What’s Your Plan, Stan?

All operations big and small need to have plans for the unexpected. So in the event of an emergency, or maybe a very large order, financial resources, communication procedures and logistics are ready to respond. If it has the chance to disrupt the normal operational flow, it needs to have a pre thought out plan to insure you and your business comes out on top.

When the warehouse is burning down, your state is experiencing a terrible natural disaster, or an unexpected death of a key executive occurs, this is NOT the time to think about what your plan should be. Even with the calmest under pressure management, crises management plans need to be handed pre event, not during or post.

Our company forklift driver pierced large barrels of chemicals in our warehouse! How important are environmental and emergency response regulations that apply to my business? Very, and this is generally a requirement to be included in many regulatory permits that are business specific. If you are not sure where to start, in Michigan, The State of Michigan Department of Environmental Quality will provide businesses with necessary expertise on environmental risks. For facilities that use or handle substances that have a potential threat to humans or the environment, from spill control and prevention, hazardous waste and air pollution, Local Emergency Planning Committees along with police and fire departments have emergency planning and training to step in at a moment’s notice. This is an important part of a Contingency Plan since spills or exposures to chemicals can interrupt operations and be costly.

IT Asset Security is one of the most critical components of a solid Continuity Plan. When you think of intellectual property that could be stolen or destroyed such as trade secrets, computer programs and equipment, this is Asset Security and nothing to mess with. Your contingency plan should have a backup of corporate records. If key machines are lost and you are unable to produce your product and not meet your customers demands, Contingent Business Interruption (CBI) insurance can help soften the financial impact.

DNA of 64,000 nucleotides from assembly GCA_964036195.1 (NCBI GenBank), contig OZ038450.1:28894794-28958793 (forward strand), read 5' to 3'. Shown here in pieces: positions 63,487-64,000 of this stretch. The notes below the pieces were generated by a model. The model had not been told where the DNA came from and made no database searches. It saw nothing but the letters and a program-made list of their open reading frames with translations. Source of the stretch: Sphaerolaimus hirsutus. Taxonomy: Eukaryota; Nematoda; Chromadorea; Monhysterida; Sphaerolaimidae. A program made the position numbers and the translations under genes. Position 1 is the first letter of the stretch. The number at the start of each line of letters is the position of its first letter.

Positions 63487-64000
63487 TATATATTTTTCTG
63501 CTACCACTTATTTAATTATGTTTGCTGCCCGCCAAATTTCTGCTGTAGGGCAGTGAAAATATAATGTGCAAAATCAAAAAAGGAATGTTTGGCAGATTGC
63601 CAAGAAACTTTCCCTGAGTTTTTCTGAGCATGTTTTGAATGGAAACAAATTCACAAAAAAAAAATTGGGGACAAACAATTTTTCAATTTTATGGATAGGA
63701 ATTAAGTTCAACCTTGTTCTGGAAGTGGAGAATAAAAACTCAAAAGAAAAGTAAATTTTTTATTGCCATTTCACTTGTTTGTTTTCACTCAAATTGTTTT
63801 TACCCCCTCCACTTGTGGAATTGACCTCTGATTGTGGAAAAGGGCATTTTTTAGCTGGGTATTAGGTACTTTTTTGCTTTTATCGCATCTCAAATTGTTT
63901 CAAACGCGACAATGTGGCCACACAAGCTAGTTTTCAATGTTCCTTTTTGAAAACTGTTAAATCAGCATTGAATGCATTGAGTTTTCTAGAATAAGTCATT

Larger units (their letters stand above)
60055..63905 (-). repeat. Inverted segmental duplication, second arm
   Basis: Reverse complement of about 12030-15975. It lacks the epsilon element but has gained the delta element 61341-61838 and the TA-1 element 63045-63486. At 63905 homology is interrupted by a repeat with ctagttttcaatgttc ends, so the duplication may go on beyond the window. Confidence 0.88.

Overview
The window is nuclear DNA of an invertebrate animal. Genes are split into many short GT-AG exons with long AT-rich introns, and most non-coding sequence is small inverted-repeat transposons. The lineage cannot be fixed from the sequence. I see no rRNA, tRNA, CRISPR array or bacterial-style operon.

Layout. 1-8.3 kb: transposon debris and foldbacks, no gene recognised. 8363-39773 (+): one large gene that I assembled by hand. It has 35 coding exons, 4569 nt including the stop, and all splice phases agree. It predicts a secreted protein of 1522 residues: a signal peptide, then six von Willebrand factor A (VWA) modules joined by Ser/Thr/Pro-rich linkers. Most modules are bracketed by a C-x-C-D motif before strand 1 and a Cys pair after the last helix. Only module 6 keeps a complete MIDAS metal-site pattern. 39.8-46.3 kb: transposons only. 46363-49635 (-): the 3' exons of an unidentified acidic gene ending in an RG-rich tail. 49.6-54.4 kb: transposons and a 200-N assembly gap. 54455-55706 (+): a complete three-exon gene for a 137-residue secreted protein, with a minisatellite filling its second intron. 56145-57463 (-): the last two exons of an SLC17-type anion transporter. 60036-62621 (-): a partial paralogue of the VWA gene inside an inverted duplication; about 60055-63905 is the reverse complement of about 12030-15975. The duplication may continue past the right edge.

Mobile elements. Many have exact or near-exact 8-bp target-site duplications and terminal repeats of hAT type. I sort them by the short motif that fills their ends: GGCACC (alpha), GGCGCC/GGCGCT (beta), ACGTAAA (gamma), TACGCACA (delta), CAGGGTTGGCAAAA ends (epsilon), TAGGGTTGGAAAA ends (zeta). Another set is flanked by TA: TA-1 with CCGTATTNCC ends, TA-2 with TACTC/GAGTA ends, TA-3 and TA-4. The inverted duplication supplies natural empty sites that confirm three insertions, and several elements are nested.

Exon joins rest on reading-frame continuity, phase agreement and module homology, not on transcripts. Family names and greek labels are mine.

Many factors will influence your business Contingency Plan. Here is a 8 step outline of procedures to use when writing a Contingency Plan.

  • Set up a contingency planning committee and choose someone to lead the group
  • List every business process in each department
  • Discuss key assumptions with management in each department
  • Prioritize each assumption in order. Play the “what if” game
  • Decide how you will compensate if something negative occurs to stay profitable
  • It takes a village to raise a child, same applies here. Get the input of many!
  • Take a second look. Go over the contingency plan again, find areas that may have been missed
  • Practice makes perfect! Test your contingency plan. Sometimes conflicts occur between departments’ contingency plans. This is generally found in the interdepartmental review. Play role scenarios without shutting down systems. After review tests have been completed, bugs have been worked out; it’s time for the final number. Fully test your plan, set aside time to shutdown areas in real time, putting your contingency plan into full effect.
  • Working with a knowledgeable insurance agent on what areas of your contingency plan are covered by your existing insurance coverage, and what might not be, is a great way to secure financial stability of losses. Work scenarios out with your agent; find out the most effective way to modify your commercial insurance policy to meet your needs.

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